Sunday, April 25, 2010

I Wanna Hear Yours: What Words Do You Hate?

Blog. I hate that word. Honestly. BUH-Looo-GUH. It's nasty. To say it out loud, for me, is just gross. I don't hate what it represents, of course. I love blogging, reading blogs or writing them, but the word itself just grosses me out. Seriously, right now, turn off your TV or music, sit back in your chair and say it a few times out loud.




It's a really ugly word, isn't it?

When I was younger, I always used to hate the word "power." It left a bad taste in my mouth every time I would use it, so, naturally, I avoided using it in my writing. (I think too many bad kid's TV shows with sayings like "I have the power!" made it a hard word for me.) I also hated the word goal. But that's because I had too many pushy adults trying to make me plan out my life when all I wanted to do was play with dolls and jump in mudpuddles.

One of my favorite rants was by Ariel Gore, who wrote the book How to Become a Famous Writer Before You're Dead--

(PssssZZZZT-- We interupt this blog post to annouce that Ariel's book is on sale now. Go out and buy it! Seriously, right now. What are you waiting for? Do you want to be published? Well go get the damn book! Seriously, if you're still reading this, you'd better own the book. Now, go out and buy it. I can wait.


Do you own it now? Good. You can resume your regularly schduled reading.)

--Where Ariel went on a rant about the word "plethora" and how it's just a fancy way of saying "a lot of" and how she despises this word.

So, I was wondering: are there are any words there that you just hate? (Talking, of course, of real words. No lols or omgs or the like, please.) Do you purposefully avoid this word while writing? Do you cringe when you see it in a book you're reading?

You heard my ramblings, now I wanna hear yours: What words do you hate?



Friday, April 23, 2010

Being Differnt Makes a Difference

So, I think we've all been told at least once or twice to write what we know. It's comforting. We understand what we're writing, we're less likely to make mistakes, and its a familiar world in which we can mold to our desires.

Well, that's great for brand new writers who don't know the ropes. But if you've written a couple of novels and have ben around the block a few times, you may want to step out of that box.

Think about it this way, if everyone wrote what they knew, it would be a lot of contemporary with very little plot-driven novels. Agents aren't looking for the same thing. They aren't looking for the million contemporary novels about housewives in middle-america. They want new and interesting stories. They want something they haven't read a million times before.

So pick a topic that interests you, something you don't know that much about and find a story there. If you're a romance writer, you may look into the Spanish inquisition period or the 30's and find a love story in the past. If you write historical, head to Russia or New Zealand. Yeah, there's going to be a lot of research, but all that hard work just might put you over the edge and get you in print.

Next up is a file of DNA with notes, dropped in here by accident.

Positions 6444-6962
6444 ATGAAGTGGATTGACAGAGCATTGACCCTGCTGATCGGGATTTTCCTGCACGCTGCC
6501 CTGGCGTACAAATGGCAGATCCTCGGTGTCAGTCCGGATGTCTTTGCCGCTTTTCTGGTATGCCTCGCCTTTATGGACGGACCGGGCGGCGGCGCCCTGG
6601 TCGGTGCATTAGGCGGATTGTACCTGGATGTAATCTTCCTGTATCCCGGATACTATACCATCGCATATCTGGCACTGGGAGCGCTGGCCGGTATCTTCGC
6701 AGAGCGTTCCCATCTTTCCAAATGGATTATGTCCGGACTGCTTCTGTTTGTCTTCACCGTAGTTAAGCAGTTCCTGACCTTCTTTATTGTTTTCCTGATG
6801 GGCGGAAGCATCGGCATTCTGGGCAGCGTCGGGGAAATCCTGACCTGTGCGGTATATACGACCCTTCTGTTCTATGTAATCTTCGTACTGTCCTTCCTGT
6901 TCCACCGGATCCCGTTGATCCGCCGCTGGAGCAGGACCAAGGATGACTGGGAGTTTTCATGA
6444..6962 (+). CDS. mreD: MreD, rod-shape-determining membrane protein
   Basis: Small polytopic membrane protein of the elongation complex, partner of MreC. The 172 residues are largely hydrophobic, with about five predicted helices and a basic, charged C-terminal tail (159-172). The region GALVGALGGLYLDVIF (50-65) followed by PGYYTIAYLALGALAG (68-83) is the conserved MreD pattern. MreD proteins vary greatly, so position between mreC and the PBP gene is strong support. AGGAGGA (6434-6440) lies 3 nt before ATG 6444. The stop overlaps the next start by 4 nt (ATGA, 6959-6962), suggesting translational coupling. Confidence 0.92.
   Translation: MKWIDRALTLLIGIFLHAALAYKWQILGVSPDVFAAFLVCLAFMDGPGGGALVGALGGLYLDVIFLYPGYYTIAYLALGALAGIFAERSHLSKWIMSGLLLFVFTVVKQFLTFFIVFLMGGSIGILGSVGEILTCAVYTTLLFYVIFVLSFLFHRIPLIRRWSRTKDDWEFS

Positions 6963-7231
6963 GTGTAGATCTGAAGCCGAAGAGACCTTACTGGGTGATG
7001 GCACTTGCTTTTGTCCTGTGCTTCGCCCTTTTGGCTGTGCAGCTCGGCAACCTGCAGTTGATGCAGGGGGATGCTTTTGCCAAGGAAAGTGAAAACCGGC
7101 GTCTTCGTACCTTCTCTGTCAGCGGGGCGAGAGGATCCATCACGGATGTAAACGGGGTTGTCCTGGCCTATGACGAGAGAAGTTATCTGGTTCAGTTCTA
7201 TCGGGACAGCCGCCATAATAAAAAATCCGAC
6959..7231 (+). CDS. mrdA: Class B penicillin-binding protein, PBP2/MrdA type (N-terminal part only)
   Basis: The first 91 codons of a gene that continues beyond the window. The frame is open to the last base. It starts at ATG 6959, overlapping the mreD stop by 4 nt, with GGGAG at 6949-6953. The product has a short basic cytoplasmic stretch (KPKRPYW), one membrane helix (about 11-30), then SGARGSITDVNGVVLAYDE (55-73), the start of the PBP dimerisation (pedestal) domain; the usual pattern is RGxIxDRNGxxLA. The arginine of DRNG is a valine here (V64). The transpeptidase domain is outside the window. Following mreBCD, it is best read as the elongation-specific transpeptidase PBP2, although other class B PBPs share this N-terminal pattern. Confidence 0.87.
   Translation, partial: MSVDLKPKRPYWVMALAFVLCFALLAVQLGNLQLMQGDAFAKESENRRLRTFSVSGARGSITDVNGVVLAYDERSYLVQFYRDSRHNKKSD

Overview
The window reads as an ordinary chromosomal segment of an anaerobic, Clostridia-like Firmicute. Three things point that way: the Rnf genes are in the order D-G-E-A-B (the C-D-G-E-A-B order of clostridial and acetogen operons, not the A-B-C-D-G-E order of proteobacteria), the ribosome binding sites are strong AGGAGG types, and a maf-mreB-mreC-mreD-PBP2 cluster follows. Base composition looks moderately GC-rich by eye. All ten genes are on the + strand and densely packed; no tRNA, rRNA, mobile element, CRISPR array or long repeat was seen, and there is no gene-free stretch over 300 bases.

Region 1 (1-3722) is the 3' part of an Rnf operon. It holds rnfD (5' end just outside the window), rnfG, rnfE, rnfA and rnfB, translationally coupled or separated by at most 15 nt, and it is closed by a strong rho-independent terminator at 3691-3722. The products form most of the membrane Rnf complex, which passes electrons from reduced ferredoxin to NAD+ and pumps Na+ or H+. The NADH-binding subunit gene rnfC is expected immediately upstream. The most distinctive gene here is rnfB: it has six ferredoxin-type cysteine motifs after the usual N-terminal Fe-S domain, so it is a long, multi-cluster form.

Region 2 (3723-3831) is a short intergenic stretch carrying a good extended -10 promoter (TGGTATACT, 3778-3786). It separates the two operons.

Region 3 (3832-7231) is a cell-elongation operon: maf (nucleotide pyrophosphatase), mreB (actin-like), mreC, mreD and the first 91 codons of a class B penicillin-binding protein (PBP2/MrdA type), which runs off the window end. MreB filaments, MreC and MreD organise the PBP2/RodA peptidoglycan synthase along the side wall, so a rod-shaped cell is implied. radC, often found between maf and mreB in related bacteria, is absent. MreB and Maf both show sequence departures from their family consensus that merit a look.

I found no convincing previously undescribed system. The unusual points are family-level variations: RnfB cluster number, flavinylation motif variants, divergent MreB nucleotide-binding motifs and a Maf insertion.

You can tell I'm still recovering from the flu with this wimpy blog post. Oh well, that's all I got in me. Be original! Be brave!



Monday, April 12, 2010

Waiting Crazies.

So, about two weeks ago today I recieved a full request for TED. For my last manuscript, I was very good at waiting. The agents were quick to get back to me, one took a week and the other took five days, and I was perfectly content to wait however long.

But I'm so excited about this project that it's been two weeks and I'm losing my mind. I don't care if it's a rejection or acceptance (really I don't. I queried before I was ready so I'm not expecting much) I just want to hear back, you now? (I promise I was a good girl and only queried once. It just happened to be a full request.)

So, how do you guys handle the waiting crazies? I'm sure most of you, unlike me, have lives. How do you resist beating your head on the table and wondering when that damn agent will get back to you?



Sunday, April 11, 2010

Book Review: Break


By: Hannah Moskowitz

Book Review by: K. Carson

Blurb: Jonah is on a mission to break every bone in his body. Everyone knows that broken bones grow back stronger than they were before. And Jonah wants to be stronger—needs to be stronger—because everything around him is falling apart. Breaking, and then healing, is Jonah's only way to cope with the stresses of home, girls, and the world on his shoulders.

Characters: Moskowitz's characters are truly made great with their interaction with each other. The greatest relationship in this book is between that of Jonah and his brother Jesse. The evolution of their relationship through the book is strikingly realistic to teenagers, and because this book was written by someone close to the age of her characters, it really made the characters, oh, I don't know, feel like real teenagers. Their dialogue was very real and the relationships, (though slightly twisted due to Jonah's twisted nature) are very real. This novel is very character-driven.

I decree: 4/5

Plot: The plot wasn't as straight forward as a lot of other self-destructive books. Though we can see Jonah going further and further downhill, the end of this book really took me by surprise-- in a good way. This book is a mastery of tension and really knows how to pull the reader down. The tension mounts and you can feel it building and building. I loved the excitement and tension this book could instil. Though I was very sucked in by the end, when things begin to spiral out of control for Jonah, it paints really strong emotion without drowning the reader in self-pity.

I decree: 5/5

Fundimentals: I did have some problems with the fundimentals of this book. At one point I saw there was a missing quotation mar around a sentence, and other time it seemed like there were a lot of missing commas where there should have been. Though this was mostly my nitpicking, and the lack of commas did create a sensation of panic and thoughts running together, so I can just put it off as being sylistic.

I decree: 4/5